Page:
Drug residues a constant threat
Dairy farmers across the U.S. have done an admirable job of reducing the rate of drug residues in milk.
Any slip-up, however, can mean a unpleasant call from your milk handler and a potential visit from your state department of agriculture. Avoiding residues takes constant vigilance and attention to detail, says Norbert Nigon, a veterinarian with the Minnesota Department of Agriculture’s Dairy and Feed Inspection Division.
"Continuing to rely on testing cows that are known to have been treated will only keep milk residues at current levels," he says. "Most violations are caused by treated cows that had no identifying information at the time of milking to indicate that their milk was to be withheld from the bulk tank."
Follow-up visits to Minnesota farms with reports of residues in milk show that 95% of residues were caused by milking a treated cow or dry cow by mistake. And only one in seven farms tested the bulk tank before loading the milk onto a tanker or had written treatment protocols from their veterinarians.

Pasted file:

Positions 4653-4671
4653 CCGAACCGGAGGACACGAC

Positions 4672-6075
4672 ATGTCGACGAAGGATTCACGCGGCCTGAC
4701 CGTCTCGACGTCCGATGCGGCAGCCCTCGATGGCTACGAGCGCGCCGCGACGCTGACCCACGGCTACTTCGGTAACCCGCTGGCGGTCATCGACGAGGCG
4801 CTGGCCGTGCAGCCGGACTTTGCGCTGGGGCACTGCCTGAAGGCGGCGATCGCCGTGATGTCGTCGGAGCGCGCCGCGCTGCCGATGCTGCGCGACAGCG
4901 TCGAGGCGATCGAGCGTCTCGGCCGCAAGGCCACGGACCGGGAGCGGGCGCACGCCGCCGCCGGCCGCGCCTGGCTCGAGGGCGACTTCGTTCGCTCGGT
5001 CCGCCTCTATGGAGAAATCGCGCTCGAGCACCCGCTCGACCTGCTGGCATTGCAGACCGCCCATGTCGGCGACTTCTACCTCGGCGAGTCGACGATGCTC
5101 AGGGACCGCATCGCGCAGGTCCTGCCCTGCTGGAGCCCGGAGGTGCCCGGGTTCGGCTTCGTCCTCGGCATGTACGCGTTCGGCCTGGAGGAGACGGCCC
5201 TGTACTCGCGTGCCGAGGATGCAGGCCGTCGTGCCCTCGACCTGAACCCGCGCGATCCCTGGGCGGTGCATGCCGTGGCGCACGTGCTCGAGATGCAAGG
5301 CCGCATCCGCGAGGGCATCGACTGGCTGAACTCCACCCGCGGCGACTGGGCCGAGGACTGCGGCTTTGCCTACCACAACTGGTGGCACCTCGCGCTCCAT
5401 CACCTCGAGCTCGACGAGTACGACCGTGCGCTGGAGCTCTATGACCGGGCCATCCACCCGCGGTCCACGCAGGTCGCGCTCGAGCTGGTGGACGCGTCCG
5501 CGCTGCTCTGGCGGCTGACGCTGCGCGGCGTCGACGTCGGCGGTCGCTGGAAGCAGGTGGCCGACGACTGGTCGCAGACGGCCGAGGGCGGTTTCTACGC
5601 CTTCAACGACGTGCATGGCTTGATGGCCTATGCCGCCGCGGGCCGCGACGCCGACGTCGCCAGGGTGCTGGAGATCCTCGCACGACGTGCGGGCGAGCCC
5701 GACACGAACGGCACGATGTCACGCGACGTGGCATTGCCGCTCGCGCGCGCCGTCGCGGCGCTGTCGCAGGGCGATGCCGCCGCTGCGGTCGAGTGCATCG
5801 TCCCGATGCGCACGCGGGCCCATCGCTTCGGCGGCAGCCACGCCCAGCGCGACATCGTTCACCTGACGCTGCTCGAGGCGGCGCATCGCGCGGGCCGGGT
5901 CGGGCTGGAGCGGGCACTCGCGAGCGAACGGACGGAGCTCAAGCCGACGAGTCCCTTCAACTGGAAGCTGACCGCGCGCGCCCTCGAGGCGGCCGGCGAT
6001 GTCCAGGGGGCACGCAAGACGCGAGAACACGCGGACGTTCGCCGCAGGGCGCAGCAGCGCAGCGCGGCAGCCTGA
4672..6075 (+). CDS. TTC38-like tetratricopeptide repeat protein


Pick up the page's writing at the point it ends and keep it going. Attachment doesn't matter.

There are seven simple steps to reduce the potential for residues, Nigon says:
1. Keep detailed animal treatment records for at least two years. Records should include cow ID, date and time (a.m. or p.m.); diagnosis, drug used, amount of drug given, route of administration (intermuscular, subcutaneous, IV or intramammary) and initials of person giving the drug.
2. Marking all cows, especially dry cows, with highly visible indicators before treatment.
3. House treated cows in a separate treatment pen.
4. Limit product treatment to 10 cc intramuscular or 15 cc subcutaneous per injection site.
5. Withhold milk for the entire prescribed withdrawal period, even if the milk test is clear earlier.
6. Test the tank before loading.
7. Check animal treatment records before any animal leaves your farm for any reason. Follow withhold periods for marketing animals for meat consumption.